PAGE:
Ebony G. Patterson: Dead Treez Like


Having been to Jamaica quite a few times (6 times in 5 years, to be exact), I guess you can say I have a soft spot for this small sunny island the size of Connecticut. I have to admit that during our first trip we didn’t to go outside of the resort property (not sure why), however as time passed,  we fell in love with the friendly staff, musicians and the regulars  walking up and down the beach, and we started venturing out more and more to get closer to the local culture and traditions. So, whenever I hear something about Jamaica, I feel like I am hearing about an old friend, someone I really care about. This is why I was very moved by work of a Jamaican-born Ebony G. Patterson, an artist whose first solo New York exhibit is on display  right now at the Museum of Art & Design  until April 3rd.

I highly recommend checking out Ebony’s work, and in just a few words would like to share my experience of seeing her creations first hand. For one of the segments of the Dead Treez  exhibit, Ebony assembled amazing, colorful, huge size tapestries that at first glance look like beautiful valleys of flowers, however after studying further, a sad picture emerges – the viewer notices outlines of bodies, dead bodies… The artist takes the figures from  photographs of murder victims found through social media  and applies the shape of the body onto the base of the tapestry. Then she adds  colorful clumps of flowers, crochet leaves, layers of woven gems, some household items, toys and pieces of clothing to create a layered visual experience. The results are stunning, workmanship is amazing – you can spend hours and hours looking at the pieces and keep discovering new details…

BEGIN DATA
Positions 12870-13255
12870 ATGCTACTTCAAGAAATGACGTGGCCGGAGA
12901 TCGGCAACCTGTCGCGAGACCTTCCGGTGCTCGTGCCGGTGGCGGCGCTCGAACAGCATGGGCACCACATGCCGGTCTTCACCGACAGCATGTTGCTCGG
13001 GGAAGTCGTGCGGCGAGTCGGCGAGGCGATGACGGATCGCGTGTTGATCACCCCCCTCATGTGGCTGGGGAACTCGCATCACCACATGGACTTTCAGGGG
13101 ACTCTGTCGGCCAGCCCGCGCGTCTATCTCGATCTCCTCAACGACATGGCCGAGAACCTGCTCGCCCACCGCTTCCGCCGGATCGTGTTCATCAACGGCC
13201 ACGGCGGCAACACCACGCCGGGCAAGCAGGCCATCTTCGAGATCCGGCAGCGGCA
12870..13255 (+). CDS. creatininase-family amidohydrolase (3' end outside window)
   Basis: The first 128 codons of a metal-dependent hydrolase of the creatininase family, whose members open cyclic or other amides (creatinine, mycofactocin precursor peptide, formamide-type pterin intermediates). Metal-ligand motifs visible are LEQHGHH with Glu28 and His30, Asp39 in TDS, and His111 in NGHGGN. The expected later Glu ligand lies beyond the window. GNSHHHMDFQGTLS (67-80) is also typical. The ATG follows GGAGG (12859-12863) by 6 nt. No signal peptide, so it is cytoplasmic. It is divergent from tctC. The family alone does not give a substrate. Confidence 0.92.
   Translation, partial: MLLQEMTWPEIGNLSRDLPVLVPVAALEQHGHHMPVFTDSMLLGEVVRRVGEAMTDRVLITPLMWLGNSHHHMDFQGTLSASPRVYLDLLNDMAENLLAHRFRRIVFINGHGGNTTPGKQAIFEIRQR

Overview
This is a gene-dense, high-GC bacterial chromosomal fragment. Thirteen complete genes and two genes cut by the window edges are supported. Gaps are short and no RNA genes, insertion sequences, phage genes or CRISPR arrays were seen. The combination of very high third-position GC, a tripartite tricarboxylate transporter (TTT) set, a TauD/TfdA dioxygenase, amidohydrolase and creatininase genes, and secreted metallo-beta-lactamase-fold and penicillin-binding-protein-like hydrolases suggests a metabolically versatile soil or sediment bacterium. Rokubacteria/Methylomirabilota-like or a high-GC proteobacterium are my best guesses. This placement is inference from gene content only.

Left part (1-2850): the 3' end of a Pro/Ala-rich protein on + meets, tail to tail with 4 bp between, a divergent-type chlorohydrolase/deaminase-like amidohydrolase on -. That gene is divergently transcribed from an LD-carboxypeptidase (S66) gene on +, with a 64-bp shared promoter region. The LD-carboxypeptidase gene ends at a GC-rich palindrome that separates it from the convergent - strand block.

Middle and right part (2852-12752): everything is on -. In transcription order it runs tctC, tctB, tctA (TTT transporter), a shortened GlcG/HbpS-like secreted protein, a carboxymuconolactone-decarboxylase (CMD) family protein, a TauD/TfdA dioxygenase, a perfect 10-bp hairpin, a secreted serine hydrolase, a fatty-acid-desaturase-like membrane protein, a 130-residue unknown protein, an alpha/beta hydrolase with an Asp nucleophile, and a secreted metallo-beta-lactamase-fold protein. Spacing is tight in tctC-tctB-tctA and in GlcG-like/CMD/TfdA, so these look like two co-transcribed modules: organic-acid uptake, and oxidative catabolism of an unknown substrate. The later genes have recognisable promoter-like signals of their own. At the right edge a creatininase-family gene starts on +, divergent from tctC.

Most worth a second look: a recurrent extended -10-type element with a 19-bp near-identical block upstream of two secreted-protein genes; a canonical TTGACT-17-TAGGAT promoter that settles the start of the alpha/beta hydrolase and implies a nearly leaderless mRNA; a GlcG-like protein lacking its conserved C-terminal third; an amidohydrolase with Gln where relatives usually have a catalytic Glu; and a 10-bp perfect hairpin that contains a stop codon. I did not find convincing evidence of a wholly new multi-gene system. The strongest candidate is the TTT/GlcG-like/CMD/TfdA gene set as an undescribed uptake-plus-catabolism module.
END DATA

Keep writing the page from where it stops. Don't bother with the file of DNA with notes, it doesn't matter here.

“The audience is seduced by all of the prettiness,” Patterson said of her new work. But once we dig through the foliage and bright hues that the artist initially applies, we unearth “the underreported and unacknowledged brutality experienced by those on the lower rungs of the socio-economic ladder,” according to the press release.

I left the exhibit with a heart full of painful beauty.  Trust me, this is some heavy food for thought.

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